Finally, some see the bypass as a major new street allowing a variety of real estate projects. New housing division will be built, land sales will accelerate and profit will be available for the taking. In some cases the bypass can open up land and significantly increase its value. In other cases the bypass will lessen the value of land or existing houses. For those wishing to build houses or develop housing lots the nearby bypass can with its associated traffic and noise, reduce the land value. These people may not want the by-ass or may want to move it away from their property. The bypass clearly can harm some while benefiting others. The community can both benefit and be harmed by the bypass. It is not a black and white decision. For those supportive of a bypass, where it is placed becomes the critical issue.


The state highway department has laid out at least 5 different bypass routes. All routes begin on 55N (near the intersection of 551 and circle the town center to connect to the Cumberland Parkway. You are encouraged to review the map for your own understanding of the routes. The map below shows these routes overlaid onto an area map. Although some rumors promote that the route is already decided, verbal statements for the highway department deny this. They state nothing has been decided and that all options are still open, conditioned on environmental impact studies, historical preservation, and final budget limits.

In order to objectively evaluate the various routes, we need to determine their pluses and minuses. The following list of factors may aid in your analysis. There may be other factors that you would add to the list. The list can then be arranged in order of importance to you.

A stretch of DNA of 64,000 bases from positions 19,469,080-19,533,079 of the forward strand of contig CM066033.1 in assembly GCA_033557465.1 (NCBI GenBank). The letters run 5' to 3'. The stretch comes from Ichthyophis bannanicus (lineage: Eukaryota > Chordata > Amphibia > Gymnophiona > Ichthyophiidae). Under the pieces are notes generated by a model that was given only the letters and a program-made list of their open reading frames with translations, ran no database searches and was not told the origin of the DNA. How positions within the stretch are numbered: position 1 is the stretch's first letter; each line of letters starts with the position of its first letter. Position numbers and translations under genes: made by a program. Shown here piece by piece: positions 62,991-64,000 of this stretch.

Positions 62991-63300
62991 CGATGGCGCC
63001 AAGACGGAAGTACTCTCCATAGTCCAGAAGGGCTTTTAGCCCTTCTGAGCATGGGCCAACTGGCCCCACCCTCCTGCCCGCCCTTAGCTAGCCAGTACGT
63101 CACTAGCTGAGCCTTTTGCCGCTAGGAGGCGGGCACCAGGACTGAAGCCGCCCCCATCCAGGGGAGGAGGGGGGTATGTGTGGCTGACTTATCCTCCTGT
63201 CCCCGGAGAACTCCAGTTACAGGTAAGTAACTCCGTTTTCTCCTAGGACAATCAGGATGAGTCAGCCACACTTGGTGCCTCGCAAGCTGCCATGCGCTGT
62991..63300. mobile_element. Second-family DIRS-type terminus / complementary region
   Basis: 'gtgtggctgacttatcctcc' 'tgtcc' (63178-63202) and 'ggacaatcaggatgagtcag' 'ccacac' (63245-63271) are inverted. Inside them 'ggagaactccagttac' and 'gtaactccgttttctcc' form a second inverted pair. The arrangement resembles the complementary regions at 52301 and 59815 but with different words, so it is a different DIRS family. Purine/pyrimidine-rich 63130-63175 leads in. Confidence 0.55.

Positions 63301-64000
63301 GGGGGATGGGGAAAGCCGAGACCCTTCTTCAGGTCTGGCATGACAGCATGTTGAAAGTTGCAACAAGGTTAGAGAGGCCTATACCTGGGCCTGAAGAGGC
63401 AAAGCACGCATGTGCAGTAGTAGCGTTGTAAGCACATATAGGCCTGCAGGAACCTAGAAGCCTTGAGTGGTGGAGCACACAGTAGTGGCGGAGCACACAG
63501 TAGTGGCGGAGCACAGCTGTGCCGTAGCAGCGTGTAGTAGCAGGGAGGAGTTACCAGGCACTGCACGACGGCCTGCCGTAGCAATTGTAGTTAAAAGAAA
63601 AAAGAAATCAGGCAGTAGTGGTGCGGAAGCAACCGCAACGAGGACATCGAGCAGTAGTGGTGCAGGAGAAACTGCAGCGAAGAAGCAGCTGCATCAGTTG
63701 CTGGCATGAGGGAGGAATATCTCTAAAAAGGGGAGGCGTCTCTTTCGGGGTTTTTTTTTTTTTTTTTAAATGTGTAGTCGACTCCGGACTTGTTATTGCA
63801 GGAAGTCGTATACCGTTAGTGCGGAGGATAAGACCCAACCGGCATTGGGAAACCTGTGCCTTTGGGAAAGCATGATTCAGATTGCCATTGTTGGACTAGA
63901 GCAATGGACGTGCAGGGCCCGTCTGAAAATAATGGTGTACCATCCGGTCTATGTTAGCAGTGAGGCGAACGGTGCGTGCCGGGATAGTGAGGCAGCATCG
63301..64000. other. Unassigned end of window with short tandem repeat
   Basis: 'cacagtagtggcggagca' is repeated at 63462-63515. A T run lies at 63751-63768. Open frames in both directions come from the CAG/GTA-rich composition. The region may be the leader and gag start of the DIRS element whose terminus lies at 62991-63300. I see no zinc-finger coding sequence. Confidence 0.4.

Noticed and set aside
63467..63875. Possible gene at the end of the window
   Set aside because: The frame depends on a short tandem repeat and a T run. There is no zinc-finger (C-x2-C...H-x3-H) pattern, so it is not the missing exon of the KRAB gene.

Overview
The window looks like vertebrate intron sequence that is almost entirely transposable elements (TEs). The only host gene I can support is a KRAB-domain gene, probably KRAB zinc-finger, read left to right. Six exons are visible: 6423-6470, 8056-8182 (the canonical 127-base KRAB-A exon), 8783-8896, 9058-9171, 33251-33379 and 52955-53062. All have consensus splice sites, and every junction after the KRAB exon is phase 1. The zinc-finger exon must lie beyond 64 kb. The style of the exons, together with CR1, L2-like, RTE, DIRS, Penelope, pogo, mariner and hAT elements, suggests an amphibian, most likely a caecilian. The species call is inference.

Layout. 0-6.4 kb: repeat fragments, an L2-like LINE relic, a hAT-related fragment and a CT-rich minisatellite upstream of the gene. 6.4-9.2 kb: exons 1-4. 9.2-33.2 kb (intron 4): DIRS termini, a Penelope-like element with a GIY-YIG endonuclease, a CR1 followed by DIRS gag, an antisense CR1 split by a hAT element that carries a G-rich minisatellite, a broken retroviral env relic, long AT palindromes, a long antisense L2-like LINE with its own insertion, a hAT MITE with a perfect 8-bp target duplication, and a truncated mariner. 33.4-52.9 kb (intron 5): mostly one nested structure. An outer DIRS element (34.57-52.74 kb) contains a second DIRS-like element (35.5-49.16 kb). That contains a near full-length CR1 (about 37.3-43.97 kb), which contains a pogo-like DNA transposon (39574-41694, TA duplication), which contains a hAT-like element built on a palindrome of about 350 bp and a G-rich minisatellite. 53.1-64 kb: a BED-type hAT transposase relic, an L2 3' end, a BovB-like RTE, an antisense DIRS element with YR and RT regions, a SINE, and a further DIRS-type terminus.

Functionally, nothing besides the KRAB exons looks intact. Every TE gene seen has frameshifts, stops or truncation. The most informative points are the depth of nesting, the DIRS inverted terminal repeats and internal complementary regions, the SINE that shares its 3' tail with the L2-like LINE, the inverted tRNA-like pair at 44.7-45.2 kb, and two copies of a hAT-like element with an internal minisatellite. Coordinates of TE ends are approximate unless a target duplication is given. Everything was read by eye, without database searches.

By-Pass Why and Where Factors

1. Remove trucks from the town center.

2. Improve general traffic flow throughout the town.

3. Improve school traffic.

4. Access to a new industrial park.

5. Improve traffic flow from existing industrial park.

6. Allow new retail space and stores.

7. Allow new housing projects.

8. New on/off ramp to parkway. Opens land across the parkway for industrial development and improves parkway access.

9. New on/off ramp improves traffic flow.

10. Longer routes/farther out access more land.

11. Shorter routes/closer in impact more existing houses.

12. 2 exit towns seem to grow more efficiently.

13. Visitors bypassing tend to buy less.

14. Longer routes may cost less to purchase land but more to build.

15. Shorter/closer in routes may cost more for land purchase, but less to build.

16. Bridges significantly increase cost.

17. On/off ramps increase costs.

18. Location of utilities, electrical lines impacts costs.

19. Connecting to other roads such as E80, W80, 206, 61 has additional costs.

20. Potential increased traffic from Burkesville along 61, which is currently being rebuilt to provide an improved route to Tennessee).

21. Other issues-Airport, Russell Springs vs. Edmonton direction, number of traffic lights/stops, hill/flat land, etc.

This story was posted on 1997-01-15 12:01:01